It all started when we moved to a new city in a new state and decided to buy a house. We knew when we bought our house that we were going to have the counters and flooring in the kitchen replaced. Then we decided that, realistically, moving and buying a home were not stressful enough…let’s renovate the whole kitchen! Okay, so the decision process didn’t go quite that way. We, or mostly me, felt that it would look kind of cheap to replace the counters and the floor, but not the circa 1969, original-to-the-house, poorly arranged cabinets. It pretty much snowballed from there. Currently, we are without a kitchen. (I do have my toaster oven plugged in the laundry room, though, so we can eat a few meals I prepared ahead of time at home…if only I had a microwave and a hot plate, I’d be set.) We did not think that things would move along quite so quickly, otherwise we would have planned better and not had out-of-town guests during the renovations.  So the reason I’m alone for the moment is that I “sacrificially” volunteered to stay home with the electrician while everyone else went out to eat lunch. “No, no. You guys go on ahead. I’ll be fine. I’ll find something…but maybe you could bring me back some cake?” I am such the martyr.


Moving List

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Because we move so frequently, my husband decided to compile a list of things we have to get done in preparation for moving. I have always been a list-maker, so this sounded like a great idea to me. (If you don’t believe me when I say “always,” ask my mom about the list I made when I was a kid entitled “Pets I’ve Had That Have Died”…I wish I were kidding. Sadly, it was a pretty long list.) Because my husband is anal…I mean, a great planner, the list is pretty comprehensive. Feel free to use our list and add your own items. We have ours saved on the computer so we can pull it up when we move, which lately seems to be about every year or so. (I also like to leave our house cleaner than it was when we moved in, so I have a cleaning list too…you know, just in case you’re interested. Truthfully, my husband isn’t the only anal one in our house.)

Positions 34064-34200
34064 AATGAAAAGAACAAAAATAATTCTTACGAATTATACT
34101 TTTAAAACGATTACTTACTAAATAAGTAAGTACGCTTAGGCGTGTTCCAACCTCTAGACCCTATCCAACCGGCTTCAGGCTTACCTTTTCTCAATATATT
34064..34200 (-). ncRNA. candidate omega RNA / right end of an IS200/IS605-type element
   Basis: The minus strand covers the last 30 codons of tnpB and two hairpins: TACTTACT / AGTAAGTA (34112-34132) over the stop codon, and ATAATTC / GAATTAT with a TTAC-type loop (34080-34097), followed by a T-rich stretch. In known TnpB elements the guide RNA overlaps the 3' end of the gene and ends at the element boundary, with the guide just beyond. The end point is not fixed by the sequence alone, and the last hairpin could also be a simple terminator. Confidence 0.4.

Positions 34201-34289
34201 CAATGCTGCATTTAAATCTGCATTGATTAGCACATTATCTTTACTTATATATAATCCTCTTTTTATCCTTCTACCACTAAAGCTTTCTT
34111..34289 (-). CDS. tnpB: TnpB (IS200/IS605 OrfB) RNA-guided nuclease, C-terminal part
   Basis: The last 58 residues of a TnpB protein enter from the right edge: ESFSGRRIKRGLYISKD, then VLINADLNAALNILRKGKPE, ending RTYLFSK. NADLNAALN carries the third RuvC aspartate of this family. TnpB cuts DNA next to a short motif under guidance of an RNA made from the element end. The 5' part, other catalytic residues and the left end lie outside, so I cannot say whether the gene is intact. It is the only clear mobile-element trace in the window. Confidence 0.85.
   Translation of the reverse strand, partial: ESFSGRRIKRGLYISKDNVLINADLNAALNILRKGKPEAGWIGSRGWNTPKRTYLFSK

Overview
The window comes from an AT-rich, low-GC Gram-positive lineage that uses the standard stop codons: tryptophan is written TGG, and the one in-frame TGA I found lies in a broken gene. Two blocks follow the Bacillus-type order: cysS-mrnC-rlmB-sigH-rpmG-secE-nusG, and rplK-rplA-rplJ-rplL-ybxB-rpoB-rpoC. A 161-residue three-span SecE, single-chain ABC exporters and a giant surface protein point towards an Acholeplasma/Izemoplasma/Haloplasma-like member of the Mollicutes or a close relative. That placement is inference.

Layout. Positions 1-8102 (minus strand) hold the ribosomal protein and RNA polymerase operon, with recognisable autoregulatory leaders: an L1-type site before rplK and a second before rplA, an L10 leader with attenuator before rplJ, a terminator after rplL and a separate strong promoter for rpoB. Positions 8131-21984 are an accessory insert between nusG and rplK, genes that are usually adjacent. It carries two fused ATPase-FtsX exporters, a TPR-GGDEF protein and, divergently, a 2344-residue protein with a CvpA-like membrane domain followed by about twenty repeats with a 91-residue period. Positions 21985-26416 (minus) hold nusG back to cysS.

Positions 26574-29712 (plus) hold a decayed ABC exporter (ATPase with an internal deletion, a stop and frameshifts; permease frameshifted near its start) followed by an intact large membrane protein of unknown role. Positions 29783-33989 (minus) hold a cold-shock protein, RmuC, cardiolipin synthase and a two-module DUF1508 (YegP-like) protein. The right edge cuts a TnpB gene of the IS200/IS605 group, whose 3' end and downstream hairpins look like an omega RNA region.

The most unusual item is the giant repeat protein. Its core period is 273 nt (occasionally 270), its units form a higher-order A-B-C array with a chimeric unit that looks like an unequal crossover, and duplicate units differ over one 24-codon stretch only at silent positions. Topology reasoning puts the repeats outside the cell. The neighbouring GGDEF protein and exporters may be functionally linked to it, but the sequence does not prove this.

Moving To Do List

  • Notify landlord of date vacating house
  • Stop utilities
    • Water
    • Sewer
    • Electricity
    • Heating oil (This is a holdover from our stint in New England.)
    • Trash
    • Phone
    • Internet
    • TV/Cable
  • Start utilities at new home
    • Water
    • Sewer
    • Electricity
    • Heating oil)
    • Trash
    • Phone
    • Internet
    • TV/Cable
  • Change Address
    • Magazines
      • (list magazines here)
    • Credit Cards
      • (list all credit cards)
    • Miscellaneous Services
      • Netflix
      • Amazon
      • Paypal
    • Banking & Investment Accounts
      • (list accounts)